3620. Zacharie Cloutier & 3621. Sainte Dupont
12/1590, Zacharie born in St Jean Baptiste de Mortagne [Perche], France; s/o 7240. Denis Cloutier & 7241. Renee Briere.
1596, Xainte born in St Jean Baptiste de Mortagne, France; d/o §Paul Michel Dupont & §Perrine de Mortagne.
Sainte 1st married Michel Lermusier.
7/13/1616 in St Jean Baptiste de Mortagne, Zacharie married widow Sainte.
7/7/1619, Zacharie and his father Denis, as temporary laborers, arrived at Tadoussac in the ship “St. Etienne” to assist Samuel de Champlain in inhabiting, clearing, cultivating, and planting New France.
After a brief stay [probably a year] the family returned to France.
3/12/1633 in Mortagne, France, “... Zacharie Cloutier, carpenter, resident of Mortagne, Midsummer's Day parish, and Jacques Cloutier, his brother, rope-maker. ... Zacharie Cloutier being eldest son of Denis Cloutier ... promises that the proceedings will be more pleasant and he will help to ratify for the heirs of Renee Briere, their mother, claims against Jeanne Gaultier, his (Denis’) wife in second marriage ...”.
3/14/1634 in Mortagne, France, Zacharie, age 44 and a carpenter, recruited by Robert Giffard, to travel New France. Zacharie and his son Zacharie were to receive cleard land and be provided with food and shelter for their families. They were also each promised 2 cows and a dwelling. They were to receive 1000 arpents in the fief “La Clousterie”. They were also given the right to trade with the native Indians.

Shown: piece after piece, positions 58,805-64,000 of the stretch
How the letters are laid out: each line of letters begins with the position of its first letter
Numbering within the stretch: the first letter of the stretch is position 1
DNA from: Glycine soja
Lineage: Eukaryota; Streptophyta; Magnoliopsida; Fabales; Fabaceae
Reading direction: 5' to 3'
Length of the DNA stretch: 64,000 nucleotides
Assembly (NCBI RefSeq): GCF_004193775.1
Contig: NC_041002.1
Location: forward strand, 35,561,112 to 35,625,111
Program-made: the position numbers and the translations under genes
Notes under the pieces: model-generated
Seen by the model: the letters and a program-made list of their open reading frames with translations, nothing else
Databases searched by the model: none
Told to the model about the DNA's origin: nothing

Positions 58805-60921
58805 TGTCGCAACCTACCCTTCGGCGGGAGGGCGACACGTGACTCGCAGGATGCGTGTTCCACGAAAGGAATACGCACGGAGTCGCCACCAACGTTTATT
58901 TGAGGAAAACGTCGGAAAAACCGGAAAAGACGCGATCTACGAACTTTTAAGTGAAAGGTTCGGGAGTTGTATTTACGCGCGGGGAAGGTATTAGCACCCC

6/4/1634, Zacharie arrived with his family [not usually the case] in New France, settling in Beauport. [About 100 persons lived in the colony when Zacharie arrived.] Near the Dubuisson River, Zacharie Cloutier and Jean Guyon laid out their first foundation, that of a community house.
By 7/22/1634, Zacharie and Jean Guyon du Boisson built Giffard’s manor house at Beauport. [Zacharie and Jean Guyon both resisted paying fielty and homage to Giffard until forced by the governor.]
7/1635, Zacharie lived in the seigneurie of Robert Giffard making and selling bricks.  Robert Drouin was living with him and in his employ.
12/18/1636, Robert Giffard obtained a judgement against Zacharie and Jean Guyon concerning work still owed by the men.